By Colin MacGillivray
A BEVERIDGE resident has questioned the division of the suburb between Victoria’s metropolitan and regional COVID-19 lockdown zones, claiming it has financially harmed business owners in the area.
The Beveridge postcode is divided between two municipalities, with most falling within Mitchell Shire while the eastern end, which is largely rural and undeveloped, falls within the City of Whittlesea.
The division between metropolitan and regional Victoria will end on November 8, after Premier Daniel Andrews yesterday announced Melbourne had moved to the third step of the roadmap out of lockdown and would align with regional Victoria.
But resident Alisa Orford-Roberts, who lives in the Whittlesea portion of Beveridge, said she and her neighbours had been included in the metropolitan Melbourne zone and forced to abide by more stringent COVID-19 restrictions despite living in what is generally considered a regional area.
She said the classification of the eastern end of Beveridge as metropolitan seemed arbitrary and had negatively impacted her small business.
“It’s not even half of Beveridge that is considered metropolitan, it’s 212 residents, all of whom are on anything from 20 to 700 acres,” she said.
“We’re really disgruntled. Our business has gone over as a result.
“I’m a signwriter by trade, and just prior to COVID, I went out and spent $10,000 on a laser-cutter to change direction a bit with my business. Within a couple of weeks COVID had kicked off.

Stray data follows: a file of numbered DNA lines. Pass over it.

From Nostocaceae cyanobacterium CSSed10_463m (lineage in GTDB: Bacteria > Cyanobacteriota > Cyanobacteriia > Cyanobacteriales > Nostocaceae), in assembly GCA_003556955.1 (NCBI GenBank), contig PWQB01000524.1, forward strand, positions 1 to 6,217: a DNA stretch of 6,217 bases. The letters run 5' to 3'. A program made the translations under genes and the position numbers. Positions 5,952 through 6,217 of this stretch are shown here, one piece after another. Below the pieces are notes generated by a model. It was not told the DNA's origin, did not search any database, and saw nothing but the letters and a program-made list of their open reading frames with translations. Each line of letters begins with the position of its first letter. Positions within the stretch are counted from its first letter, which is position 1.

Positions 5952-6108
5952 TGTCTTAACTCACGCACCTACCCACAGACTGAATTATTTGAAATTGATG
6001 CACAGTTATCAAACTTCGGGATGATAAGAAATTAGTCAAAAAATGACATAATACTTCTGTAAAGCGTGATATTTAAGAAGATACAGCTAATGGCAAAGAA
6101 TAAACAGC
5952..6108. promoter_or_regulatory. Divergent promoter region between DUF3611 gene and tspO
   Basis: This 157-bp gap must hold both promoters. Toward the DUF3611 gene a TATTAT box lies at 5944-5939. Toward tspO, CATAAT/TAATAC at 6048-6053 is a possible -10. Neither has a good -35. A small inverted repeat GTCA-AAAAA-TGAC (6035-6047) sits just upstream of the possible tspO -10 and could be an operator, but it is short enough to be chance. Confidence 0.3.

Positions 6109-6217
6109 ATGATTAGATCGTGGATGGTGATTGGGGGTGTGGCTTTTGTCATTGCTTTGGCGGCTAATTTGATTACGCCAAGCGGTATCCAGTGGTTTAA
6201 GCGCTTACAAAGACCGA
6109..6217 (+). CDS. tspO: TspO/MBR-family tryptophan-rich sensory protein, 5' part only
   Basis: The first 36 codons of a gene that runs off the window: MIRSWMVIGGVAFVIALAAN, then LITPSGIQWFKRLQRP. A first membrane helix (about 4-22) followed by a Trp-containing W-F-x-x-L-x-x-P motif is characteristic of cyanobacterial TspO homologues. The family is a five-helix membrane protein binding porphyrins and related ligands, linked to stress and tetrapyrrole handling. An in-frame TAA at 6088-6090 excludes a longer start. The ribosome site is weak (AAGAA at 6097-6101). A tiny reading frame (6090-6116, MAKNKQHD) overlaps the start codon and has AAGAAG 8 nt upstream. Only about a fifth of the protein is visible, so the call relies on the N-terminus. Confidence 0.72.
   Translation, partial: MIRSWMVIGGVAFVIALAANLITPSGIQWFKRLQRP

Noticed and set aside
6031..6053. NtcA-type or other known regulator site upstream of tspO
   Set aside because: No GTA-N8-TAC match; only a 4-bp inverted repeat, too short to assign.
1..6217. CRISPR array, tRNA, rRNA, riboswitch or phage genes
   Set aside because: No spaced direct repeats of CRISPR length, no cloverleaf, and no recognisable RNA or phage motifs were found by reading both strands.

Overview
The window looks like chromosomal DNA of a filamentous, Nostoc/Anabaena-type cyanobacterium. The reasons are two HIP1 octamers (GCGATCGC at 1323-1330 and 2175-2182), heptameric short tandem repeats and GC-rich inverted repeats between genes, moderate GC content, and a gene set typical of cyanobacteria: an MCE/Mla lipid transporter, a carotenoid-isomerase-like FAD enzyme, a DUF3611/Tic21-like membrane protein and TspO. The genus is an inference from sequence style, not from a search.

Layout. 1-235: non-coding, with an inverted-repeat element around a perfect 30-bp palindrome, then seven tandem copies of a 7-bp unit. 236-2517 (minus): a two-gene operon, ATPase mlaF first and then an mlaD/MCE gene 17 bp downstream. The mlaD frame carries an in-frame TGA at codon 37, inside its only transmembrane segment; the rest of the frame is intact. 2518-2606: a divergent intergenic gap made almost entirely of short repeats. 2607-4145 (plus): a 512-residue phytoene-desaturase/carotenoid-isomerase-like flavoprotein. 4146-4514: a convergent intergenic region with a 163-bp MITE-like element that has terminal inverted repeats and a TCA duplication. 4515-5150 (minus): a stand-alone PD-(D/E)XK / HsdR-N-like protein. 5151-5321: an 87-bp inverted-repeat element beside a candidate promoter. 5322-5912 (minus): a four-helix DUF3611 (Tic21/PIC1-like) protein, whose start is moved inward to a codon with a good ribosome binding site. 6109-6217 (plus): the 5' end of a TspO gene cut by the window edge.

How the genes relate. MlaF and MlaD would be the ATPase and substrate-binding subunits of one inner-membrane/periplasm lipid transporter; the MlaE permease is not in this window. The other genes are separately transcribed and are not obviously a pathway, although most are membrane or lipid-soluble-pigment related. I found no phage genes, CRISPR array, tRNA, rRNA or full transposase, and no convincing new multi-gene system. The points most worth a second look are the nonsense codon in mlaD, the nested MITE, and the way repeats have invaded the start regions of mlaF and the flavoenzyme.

“First of all, my laser-cutter broke down, but because of the lockdown I was unable to take it anywhere to get repaired.
“I spent five weeks without any income whatsoever and then had to farm out my work, which was costing me more than I was earning, simply because I had to pay somebody to do my work for me.
“That in itself has just about broken us, and being a sole trader, there has been no support whatsoever. They just say ‘bad luck’.”
The case of Beveridge is similar to Little River near Geelong, a single postcode that was split between regional and metropolitan municipalities.
After Victorian Premier Daniel Andrews last month said he would ‘look into’ the case of Little River, the entire postcode was reclassified as regional last week.
Ms Orford-Roberts said the government should have implemented a similar ‘common sense’ approach to Beveridge.
“It’s just paddocks, after paddocks, after paddocks around here,” she said.
“Our nearest neighbour is half a kilometre away and we don’t see anybody from daylight to dusk on any given day, so how we’re deemed to be a threat I’ll never know.
“My son lives in suburbia on the other side of Beveridge and is considered regional, but we’re supposedly metropolitan.
“When it suits people we’re regional, and when it suits them we’re metropolitan.
“I tried to do the right thing and order my groceries online, and as soon as I put in the 3753 postcode, it said, ‘we don’t deliver to regional areas’.”
Member for Yan Yean Danielle Green said the initial inclusion of Mitchell Shire in the metropolitan Melbourne zone had meant bureaucrats were slower to recognise the impact of Beveridge being split between metropolitan and regional restrictions.
“I have been fully engaged in fighting this lack of understanding and believe that we have been close to a resolution,” she said.
“It now seems that this work is not required because of the rapid decline in case numbers and the imminent movement of the whole area to step three.
“The strategy is working and case numbers are significantly down, this means we can all look forward to the borders between regional and metro opening up soon.
“Throughout the pandemic, and as we take cautious steps towards reopening, every change to restrictions has been guided by the data and advice from the chief health officer.”
Ms Orford-Roberts said the government should move to locking down suburbs on a case-by-case basis, rather than implementing restrictions across the entire metropolitan area.